$ 119.48$ 486.75

Category: Heart & Cholesterol
Commercial name: Crestor
Active ingredient: Rosuvastatin
Production form: Pills
Available dosage: 5 mg, 10 mg, 20 mg



Crestor (Rosuvastatin). Dosage, Side Effects, Interactions

The active ingredient of Crestor –  Rosuvastatin belongs to the statin group of drugs and is used to treat high cholesterol levels in the blood. Rosuvastatin lowers elevated LDL cholesterol, total cholesterol and triglycerides and increases HDL cholesterol.

Crestor (Rosuvastatin) is used to treat

  • Hypercholesterolaemia in adults, adolescents and children over 6 years of age
  • Prevention of cardiovascular events in patients at high risk for new cardiovascular events

Rosuvastatin can be taken at any time of the day, regardless of meals.

Application type

The active ingredient rosuvastatin is available on the market in the form of tablets and hard capsules. In addition, the active ingredient is available as a combination preparation with ezetimibe and amlodipine

How Crestor (Rosuvastatin) works

Like all statins, rosuvastatin interferes with the metabolism of cholesterol and inhibits the enzyme HMG-CoA reductase, which catalyses the conversion of 3-hydroxy-3-methylglutaryl-coenzyme A (HMG-CoA) to mevalonate, a precursor of cholesterol. As a result, cholesterol biosynthesis is interrupted at an early stage and the cholesterol level in the cells drops.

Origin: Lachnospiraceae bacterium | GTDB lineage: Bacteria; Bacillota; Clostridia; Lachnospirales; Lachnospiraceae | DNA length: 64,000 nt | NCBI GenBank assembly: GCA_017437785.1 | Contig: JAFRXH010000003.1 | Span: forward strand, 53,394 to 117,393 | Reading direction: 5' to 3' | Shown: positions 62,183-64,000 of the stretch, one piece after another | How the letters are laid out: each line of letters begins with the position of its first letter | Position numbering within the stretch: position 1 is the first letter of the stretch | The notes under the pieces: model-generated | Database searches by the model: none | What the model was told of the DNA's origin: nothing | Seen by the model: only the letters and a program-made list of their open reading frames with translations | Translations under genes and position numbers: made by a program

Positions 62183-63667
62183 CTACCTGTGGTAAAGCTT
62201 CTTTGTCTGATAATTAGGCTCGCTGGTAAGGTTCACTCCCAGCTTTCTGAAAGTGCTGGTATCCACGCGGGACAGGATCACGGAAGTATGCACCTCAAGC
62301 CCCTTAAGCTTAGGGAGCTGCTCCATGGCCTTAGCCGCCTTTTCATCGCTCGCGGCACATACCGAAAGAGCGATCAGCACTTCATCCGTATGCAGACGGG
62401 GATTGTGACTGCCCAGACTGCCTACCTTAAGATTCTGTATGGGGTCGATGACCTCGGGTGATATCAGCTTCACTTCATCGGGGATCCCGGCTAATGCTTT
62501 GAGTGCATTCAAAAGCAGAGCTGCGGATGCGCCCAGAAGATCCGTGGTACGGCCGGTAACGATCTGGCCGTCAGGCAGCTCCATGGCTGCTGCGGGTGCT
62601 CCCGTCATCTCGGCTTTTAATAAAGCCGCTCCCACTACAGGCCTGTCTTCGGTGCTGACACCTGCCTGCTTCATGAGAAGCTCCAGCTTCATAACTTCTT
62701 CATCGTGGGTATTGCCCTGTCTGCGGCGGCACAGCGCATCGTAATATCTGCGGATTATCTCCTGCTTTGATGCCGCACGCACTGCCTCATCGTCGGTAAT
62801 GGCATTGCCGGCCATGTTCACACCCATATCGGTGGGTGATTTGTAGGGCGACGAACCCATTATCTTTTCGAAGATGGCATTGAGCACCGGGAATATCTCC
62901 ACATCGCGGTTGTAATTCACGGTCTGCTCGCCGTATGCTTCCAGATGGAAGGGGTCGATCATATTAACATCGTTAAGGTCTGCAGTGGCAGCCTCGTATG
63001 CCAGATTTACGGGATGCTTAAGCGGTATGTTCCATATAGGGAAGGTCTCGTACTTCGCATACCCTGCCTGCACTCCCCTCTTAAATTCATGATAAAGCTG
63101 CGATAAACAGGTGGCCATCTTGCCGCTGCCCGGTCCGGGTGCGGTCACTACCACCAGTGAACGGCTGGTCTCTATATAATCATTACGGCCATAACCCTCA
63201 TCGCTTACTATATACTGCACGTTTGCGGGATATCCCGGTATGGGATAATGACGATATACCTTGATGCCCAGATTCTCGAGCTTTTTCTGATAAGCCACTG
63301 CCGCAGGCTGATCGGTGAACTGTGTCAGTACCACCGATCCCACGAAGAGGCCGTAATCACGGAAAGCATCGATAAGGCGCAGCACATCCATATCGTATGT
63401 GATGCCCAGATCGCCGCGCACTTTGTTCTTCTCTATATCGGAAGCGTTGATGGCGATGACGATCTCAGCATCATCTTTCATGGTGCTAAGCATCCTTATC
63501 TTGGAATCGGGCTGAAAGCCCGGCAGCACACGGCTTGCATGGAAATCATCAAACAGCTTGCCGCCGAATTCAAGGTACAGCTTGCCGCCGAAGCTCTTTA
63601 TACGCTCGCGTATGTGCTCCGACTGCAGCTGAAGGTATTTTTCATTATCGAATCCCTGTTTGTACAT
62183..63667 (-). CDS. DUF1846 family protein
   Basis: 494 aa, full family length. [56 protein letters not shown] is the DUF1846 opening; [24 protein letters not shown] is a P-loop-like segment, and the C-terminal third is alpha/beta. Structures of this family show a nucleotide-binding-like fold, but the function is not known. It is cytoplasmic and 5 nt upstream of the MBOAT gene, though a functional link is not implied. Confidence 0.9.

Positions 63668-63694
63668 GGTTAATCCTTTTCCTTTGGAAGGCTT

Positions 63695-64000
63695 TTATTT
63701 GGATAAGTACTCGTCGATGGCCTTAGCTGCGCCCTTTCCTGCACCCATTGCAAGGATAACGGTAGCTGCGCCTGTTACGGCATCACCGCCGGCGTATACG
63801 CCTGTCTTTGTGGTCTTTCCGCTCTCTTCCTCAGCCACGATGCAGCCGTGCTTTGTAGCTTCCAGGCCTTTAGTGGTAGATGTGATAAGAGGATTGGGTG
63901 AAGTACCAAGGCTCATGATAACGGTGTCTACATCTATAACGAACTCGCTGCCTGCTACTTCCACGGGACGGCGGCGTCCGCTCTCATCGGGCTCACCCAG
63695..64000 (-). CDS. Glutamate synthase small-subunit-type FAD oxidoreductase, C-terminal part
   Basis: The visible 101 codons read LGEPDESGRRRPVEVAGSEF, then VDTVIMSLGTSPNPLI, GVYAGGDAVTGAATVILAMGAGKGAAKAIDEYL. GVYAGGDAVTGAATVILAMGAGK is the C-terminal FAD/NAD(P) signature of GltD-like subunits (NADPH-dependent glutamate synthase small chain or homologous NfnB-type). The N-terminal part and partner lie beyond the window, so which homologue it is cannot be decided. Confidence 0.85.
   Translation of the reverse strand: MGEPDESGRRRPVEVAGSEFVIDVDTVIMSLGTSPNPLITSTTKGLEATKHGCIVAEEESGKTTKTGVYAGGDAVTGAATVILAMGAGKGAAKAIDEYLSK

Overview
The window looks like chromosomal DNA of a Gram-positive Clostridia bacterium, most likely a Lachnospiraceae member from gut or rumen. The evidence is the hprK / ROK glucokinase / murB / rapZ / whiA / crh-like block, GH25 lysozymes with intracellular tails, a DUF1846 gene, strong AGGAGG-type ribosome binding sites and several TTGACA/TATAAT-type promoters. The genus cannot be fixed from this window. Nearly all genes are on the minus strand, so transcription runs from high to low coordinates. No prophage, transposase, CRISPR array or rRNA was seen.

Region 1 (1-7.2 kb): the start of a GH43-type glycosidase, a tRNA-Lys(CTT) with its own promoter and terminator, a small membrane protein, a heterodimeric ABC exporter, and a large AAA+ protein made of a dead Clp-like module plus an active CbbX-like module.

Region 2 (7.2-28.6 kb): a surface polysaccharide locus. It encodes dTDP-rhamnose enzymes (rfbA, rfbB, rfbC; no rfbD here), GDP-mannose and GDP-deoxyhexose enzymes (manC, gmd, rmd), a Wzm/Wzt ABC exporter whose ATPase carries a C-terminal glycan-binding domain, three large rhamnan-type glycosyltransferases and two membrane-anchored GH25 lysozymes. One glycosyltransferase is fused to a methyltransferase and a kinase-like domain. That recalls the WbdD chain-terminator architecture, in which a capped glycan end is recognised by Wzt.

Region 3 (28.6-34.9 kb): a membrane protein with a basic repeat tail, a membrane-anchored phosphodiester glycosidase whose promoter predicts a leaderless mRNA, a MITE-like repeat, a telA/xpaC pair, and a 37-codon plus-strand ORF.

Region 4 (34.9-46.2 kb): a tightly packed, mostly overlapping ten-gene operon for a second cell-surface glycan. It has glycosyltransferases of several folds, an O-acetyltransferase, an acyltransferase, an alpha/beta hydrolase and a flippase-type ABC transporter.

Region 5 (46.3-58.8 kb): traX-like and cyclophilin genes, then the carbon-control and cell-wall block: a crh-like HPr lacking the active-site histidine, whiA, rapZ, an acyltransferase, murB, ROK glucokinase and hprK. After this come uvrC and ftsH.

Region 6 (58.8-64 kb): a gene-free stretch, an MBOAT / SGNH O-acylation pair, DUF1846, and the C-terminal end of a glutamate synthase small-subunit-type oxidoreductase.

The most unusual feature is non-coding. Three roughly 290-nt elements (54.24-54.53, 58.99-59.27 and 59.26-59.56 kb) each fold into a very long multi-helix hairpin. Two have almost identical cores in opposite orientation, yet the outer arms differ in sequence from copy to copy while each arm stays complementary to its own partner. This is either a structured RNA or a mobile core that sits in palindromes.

Rosuvastatin lowers elevated LDL cholesterol, total cholesterol and triglycerides and increases HDL cholesterol.


Rosuvastatin reaches peak plasma levels approximately 5 hours after oral administration. The absolute bioavailability is about 20 percent. Rosuvastatin is primarily taken up by the liver and only about 10 percent is metabolised by enzymes in the cytochrome P450 system. Approximately 90 percent of the rosuvastatin dose is excreted unchanged in the stool and approximately 5 percent is excreted unchanged in the urine. The plasma elimination half-life is approximately 19 hours and does not increase with higher doses.

Dosage of Crestor (Rosuvastatin)

  • Starting dose : 5 mg or 10 mg Rosuvastatin once daily.
  • If necessary, the dose can be adjusted after 4 weeks to the next higher dose.
  • Maximum dose : 40 mg rosuvastatin once daily.

Side effects of Crestor (Rosuvastatin)

The following side effects have occurred frequently (≥ 1/100 to < 1/10) during therapy with rosuvastatin: